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Roman Hispania: the center in the periphery


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La Razón

Javier Andreu

Professor of Ancient History and director of Diploma in Archaeology

"What have the Romans done for us?". This question of cinematographic echoes is recurrent in the classes of "Classical World" that I teach at the University of Navarra. Among the many answers from my students there is always a recurring one: "Law". Indeed, Rome was able to manage in a modern and efficient way, centralizing, but also respectful of local identities and homelands, an Empire of an almost unprecedented extension until then. And it did so by means of central power - the administration exercised by the Senate of Rome, by the consuls, and, since Augustus, by the emperor - but wisely combining it with municipal autonomy, with the "empowerment" of local elites who, perhaps decades before, had opposed Rome but who, from the first century B.C., understood that the best way to be part of a world that was already Roman was to collaborate in its administration, development and expansion, in that propagatio Imperii that became the basis of the Roman imperial ideology. An ideology endowed with a sense of civilization, of the State and of belonging that, as we know, has been behind the construction of Europe itself.

For at least six centuries, from the foundation of the provinces Vlterior and Citerior, until the reforms of Diocletian, the current territory of Spain and Portugal, was included in this provincial apparatus, with three great circumscriptions from the change of Era: Lusitania, Baetica and Citerior, unequal the three but managed in a similar way: with the authority of a provincial governor for each, with a provincial council for each territory that, each year, elected the priests of the imperial cult from the votes cast by members of the local elites who in turn occupied municipal priesthoods and who came from all the cities of each province. The Hispanic provinces, and their capitals, thus constituted the first examples of that "co-governance" of which the government has been speaking so much in recent months. Any member of the local elite of any Hispanic city who, voluntarily, had brought his degree program of services to the municipality had a vote in those councils that were developed in an administration that had only the cursus publicus, the imperial mail, the juridical legates and the apparatus of subordinates of the governor as the only, but very agile, mechanisms of power. For its part, the local administration rested on collegiate mayors - the duouiri -who, with the aediles - in charge of the supply and sanitation of the city - and with the quaestors - responsible for finances - made decisions presiding over local senates, the ordines decurionum, which, as corporations of ex-magistrates, governed the destinies - with neighborhood affairs and ordinary administration - of the nearly half a thousand cities that Hispania had in the high imperial period, those same cities whose excavations -such as the ones we are conducting in Los Bañales de Uncastillo or in Santa Cruz de Eslava, and so many others in all parts of the Spanish geography- continue to become today poles of attraction for an archaeotourism increasingly consolidated as resource, also economic, against that "emptied" Spain and, also, sadly ignored by the current executive.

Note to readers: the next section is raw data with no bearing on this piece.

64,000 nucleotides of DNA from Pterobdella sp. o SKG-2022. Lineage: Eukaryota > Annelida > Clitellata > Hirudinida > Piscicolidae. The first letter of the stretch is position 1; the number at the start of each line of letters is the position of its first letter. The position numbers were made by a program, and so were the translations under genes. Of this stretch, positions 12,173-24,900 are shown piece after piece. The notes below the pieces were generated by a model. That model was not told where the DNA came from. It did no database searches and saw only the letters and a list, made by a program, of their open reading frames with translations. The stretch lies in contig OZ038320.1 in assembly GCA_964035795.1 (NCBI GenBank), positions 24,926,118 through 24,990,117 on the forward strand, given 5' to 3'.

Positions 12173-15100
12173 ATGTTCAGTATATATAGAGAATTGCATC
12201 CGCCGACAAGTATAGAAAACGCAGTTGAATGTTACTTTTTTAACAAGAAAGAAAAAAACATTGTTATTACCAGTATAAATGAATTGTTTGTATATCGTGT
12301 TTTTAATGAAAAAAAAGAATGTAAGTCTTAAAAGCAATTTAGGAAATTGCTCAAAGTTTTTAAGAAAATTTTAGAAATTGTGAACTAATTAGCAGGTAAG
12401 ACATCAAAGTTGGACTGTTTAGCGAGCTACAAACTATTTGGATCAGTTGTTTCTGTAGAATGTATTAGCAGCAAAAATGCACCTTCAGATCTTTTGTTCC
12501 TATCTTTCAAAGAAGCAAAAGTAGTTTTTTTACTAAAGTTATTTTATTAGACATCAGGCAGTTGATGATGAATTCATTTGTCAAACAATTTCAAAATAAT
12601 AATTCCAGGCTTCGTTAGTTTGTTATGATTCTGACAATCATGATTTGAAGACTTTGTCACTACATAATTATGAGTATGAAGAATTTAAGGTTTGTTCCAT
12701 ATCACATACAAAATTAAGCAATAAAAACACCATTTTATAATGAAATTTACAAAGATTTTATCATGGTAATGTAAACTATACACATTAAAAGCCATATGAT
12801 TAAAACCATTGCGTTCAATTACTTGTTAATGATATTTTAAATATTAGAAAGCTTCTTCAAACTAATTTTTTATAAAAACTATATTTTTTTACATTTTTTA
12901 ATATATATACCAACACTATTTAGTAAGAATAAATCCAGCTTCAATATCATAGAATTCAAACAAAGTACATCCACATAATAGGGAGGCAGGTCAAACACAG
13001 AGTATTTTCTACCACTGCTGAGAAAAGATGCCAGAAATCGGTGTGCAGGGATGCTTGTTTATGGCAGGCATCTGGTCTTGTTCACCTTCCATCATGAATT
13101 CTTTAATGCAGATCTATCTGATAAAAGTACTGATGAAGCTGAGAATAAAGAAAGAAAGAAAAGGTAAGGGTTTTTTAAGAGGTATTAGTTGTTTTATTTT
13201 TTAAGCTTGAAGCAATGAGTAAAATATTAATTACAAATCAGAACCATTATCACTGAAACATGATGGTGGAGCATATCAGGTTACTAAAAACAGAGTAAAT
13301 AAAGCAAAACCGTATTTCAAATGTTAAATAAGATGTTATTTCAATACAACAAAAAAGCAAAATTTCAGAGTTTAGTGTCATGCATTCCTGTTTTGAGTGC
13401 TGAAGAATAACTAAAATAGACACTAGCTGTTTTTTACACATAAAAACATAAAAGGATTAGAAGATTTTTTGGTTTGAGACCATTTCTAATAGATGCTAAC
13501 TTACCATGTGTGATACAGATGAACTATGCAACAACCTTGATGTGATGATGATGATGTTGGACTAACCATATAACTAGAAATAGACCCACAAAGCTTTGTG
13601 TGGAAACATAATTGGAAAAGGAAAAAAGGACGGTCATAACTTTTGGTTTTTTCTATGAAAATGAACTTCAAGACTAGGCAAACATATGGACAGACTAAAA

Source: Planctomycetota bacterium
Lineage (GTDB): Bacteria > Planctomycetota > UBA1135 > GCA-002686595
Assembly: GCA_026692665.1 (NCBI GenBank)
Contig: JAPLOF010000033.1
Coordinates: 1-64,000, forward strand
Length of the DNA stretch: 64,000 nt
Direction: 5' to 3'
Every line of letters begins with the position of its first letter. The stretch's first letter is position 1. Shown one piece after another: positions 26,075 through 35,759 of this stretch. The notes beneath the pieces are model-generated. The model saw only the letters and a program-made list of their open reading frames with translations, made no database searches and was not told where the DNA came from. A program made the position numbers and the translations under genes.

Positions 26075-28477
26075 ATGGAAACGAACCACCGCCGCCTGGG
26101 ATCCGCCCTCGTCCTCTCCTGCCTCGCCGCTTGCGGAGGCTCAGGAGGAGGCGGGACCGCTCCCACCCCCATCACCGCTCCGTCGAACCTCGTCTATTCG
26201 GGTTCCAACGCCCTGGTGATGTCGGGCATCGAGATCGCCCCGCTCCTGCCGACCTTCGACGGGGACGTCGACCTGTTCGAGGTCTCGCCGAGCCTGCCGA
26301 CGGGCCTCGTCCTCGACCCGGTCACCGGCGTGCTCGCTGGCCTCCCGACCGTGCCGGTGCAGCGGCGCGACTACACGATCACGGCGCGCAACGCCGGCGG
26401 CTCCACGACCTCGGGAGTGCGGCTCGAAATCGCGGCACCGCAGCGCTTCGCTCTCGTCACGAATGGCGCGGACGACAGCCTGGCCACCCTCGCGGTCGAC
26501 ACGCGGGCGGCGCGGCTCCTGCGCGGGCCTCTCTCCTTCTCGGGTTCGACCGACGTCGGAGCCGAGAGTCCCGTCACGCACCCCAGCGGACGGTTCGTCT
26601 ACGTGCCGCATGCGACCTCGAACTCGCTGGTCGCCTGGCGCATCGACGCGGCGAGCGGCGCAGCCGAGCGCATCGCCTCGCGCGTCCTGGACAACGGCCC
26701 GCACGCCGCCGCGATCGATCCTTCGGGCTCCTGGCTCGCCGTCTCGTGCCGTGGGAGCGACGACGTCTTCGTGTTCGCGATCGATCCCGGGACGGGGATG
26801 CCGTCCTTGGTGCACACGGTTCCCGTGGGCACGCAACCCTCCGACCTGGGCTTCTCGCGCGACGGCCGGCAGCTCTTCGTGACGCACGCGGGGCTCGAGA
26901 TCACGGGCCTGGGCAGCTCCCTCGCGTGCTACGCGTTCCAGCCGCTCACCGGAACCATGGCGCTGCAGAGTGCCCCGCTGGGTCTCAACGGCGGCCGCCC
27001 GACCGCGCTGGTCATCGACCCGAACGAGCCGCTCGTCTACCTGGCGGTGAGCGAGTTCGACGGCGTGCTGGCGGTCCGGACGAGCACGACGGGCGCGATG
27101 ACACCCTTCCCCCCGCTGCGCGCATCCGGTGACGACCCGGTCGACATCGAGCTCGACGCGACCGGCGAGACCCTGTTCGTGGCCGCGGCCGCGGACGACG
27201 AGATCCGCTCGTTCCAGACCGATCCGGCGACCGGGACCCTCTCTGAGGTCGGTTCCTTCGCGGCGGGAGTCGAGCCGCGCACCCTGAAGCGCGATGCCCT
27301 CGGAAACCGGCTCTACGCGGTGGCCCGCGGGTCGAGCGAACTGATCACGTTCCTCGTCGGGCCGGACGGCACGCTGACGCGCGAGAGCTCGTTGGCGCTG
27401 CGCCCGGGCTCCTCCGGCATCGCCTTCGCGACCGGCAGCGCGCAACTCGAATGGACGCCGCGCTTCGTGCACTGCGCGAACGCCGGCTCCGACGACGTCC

In the knowledge of this system of administration, the "Hispanic experience" is, in addition, of reference letter for any researcher given the entity and quality of the documentation recovered in Spain in recent years. From the Edict of El Bierzo, for example, we know that there were ephemeral provinces, created by Rome for times when it was of interest, as it is now said, to "bring the administration closer to the citizen" even if only for military or tributary reasons. Through the repertoire of municipal laws - such as those of Irni (El Saucejo, Seville) or Malaca (Malaga) - experts from all over the world can learn how local elections were called and held in municipalities throughout the Roman orb and thanks, also, to the attestation of intermediate districts between provinces and cities, the so-called juridical convents, we can see how Rome was almost 2,000 years ahead of the councils, judicial districts or regions.


The knowledge of all this, and of the adventure by which our land went, in two centuries, from being a land of conquest to being a province of the Empire capable of providing emperors to Rome is what now wants to be hidden from our young people when the project of reform of the teaching of History for the 2nd year of secondary school emphasizes only what happened after 1812. high school diploma emphasizes only what happened after 1812. History, Cicero wrote, is the teacher of life. We teach little to our young pre-university students if we deprive them of knowing the moment when the instructions of that municipal and administrative system that still marks our territorial reality was established.